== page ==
Public Health Informatics and Technology (PHIT) Interest Form

The recent COVID-19 pandemic exacerbated pervasive health and socioeconomic inequities in the United States and exposed gaps in public health reportings and data analysis. These impacts were partly due to limited staff and technological infrastructure underfunding of the resources (people and technology) necessary to support public health at the state and local levels. Federal efforts to center an equity in the COVID-19 response and future public health responses will be improved by better data including data regarding race and ethnicity, infection, hospitalization, and mortality rates, as well as underlying health and social vulnerabilities.

As part of its ongoing COVID-19 response efforts, the Biden-Harris Administration is investing federal funds through the American Rescue Plan Act of 2021 (ARPA)2 to recruit, hire, and train public health workers to respond to the pandemic and prepare for future public health challenges. Additionally, President Biden’s Executive Order on Ensuring a Sustainable Public Health Workforce for COVID-19 and Other Biological Threats calls for creating and sustaining a public health workforce capable of adequately and equitably performing community-based testing. To help advance these efforts, the Office of the National Coordinator for Health Information Technology (ONC) has created the Public Health Informatics & Technology (PHIT) Workforce Development Program. This program aims to increase the number of public health professionals trained in informatics and technology, with an emphasis on improving public health reporting through modern standards and computing. ONC anticipates awarding $75 million to train individuals to help modernize the nation’s public health data infrastructure, with a focus on recruiting participants from Historically Black Colleges and Universities (HBCUs), Tribal Colleges and Universities (TCUs), Hispanic Serving Institutions (HSIs), Asian American and Native American Pacific Islander-Serving Institutions (AANAPISIs) and other Minority serving institutions (MSIs4). Through an interdisciplinary approach to data science and managing public health information, the program will build the capacity of HBCUs, TCUs, HSIs, AANAPISIs, and other MSIs, as well as other colleges and universities to educate and diversify the public health workforce of the future.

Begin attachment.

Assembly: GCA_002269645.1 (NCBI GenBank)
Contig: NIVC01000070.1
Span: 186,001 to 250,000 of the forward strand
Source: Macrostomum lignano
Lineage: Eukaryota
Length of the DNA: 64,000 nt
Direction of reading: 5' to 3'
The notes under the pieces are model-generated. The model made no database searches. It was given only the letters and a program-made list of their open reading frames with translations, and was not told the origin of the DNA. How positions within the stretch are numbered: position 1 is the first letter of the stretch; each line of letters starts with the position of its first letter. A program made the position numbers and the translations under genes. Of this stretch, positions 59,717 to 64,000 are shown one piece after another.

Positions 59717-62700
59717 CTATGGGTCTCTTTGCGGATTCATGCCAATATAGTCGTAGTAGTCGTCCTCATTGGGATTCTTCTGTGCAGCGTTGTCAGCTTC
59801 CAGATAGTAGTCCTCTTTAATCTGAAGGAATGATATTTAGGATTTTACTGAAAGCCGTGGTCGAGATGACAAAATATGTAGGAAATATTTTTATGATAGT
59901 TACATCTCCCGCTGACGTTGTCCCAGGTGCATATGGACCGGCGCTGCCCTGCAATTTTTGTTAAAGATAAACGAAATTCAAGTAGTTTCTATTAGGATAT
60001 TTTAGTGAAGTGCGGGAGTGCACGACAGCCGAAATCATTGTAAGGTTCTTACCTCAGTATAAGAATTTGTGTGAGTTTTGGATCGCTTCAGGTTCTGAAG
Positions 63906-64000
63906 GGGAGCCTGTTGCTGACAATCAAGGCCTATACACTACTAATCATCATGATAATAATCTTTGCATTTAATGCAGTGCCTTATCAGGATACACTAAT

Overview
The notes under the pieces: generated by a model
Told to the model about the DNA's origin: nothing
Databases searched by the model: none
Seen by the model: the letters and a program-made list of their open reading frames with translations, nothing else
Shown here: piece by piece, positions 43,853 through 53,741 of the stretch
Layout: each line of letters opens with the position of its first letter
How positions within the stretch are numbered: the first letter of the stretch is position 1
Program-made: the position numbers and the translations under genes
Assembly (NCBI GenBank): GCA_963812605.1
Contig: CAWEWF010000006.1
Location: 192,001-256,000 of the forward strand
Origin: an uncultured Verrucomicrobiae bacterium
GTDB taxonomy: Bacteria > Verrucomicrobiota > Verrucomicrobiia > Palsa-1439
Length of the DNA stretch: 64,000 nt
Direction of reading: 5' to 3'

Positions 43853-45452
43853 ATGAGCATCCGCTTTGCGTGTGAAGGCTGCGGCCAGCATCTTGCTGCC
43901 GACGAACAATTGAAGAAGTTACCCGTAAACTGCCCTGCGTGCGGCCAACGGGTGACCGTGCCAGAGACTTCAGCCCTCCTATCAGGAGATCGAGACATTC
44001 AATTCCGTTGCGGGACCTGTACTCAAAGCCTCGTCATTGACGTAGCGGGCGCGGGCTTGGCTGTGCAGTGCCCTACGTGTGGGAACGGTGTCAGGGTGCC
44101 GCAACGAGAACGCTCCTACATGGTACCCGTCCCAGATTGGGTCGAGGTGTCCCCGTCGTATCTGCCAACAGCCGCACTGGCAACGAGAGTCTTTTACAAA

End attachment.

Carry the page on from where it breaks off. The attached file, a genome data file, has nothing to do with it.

ONC will provide funding in the form of cooperative agreements under the PHIT Workforce Development Program to institutions of higher education, with a focus on engaging MSIs, to establish or expand public health informatics education programs, creating a diverse and inclusive health information technology (IT) workforce. HBCUs, HSIs, AANAPISIs and other MSIs often have strong science, technology, engineering, and mathematics (STEM) programs, composed of untapped talent. Over the last two years, ONC and other federal partners across the Department of Health and Human Services (HHS), including the Centers for Disease Control and Prevention (CDC), the National Institutes of Health (NIH), and the Health Resources and Services Administration (HRSA) have made a concerted effort to recruit top talent from HBCUs, TCUs, HSIs, AANAPISIs, and MSIs.

Further investments in specifically developing health IT informatics curricula, career services mentorships, and related programs at these institutions and others will enrich the talent pipeline for future recruitment by state and local public health organizations, public health-focused non-profits, public health-focused private sector organizations, clinical care providers, and state, local or federal government entities. Through a period of performance of four years, the PHIT Workforce Development Program will provide selected recipients with funding to expand their existing programs or develop a new program, through which the program will train at least 4,000 individuals on public health informatics and technology to improve the nation’s public health workforce. In order to meet the President’s commitment to both address longstanding racial and ethnic inequities, and hire public health workers from the communities they serve, underrepresented minorities whose representation in the sciences and affiliated employment is smaller than their representation in the U.S. population will be recruited to participate in this program, which will be open to all individuals.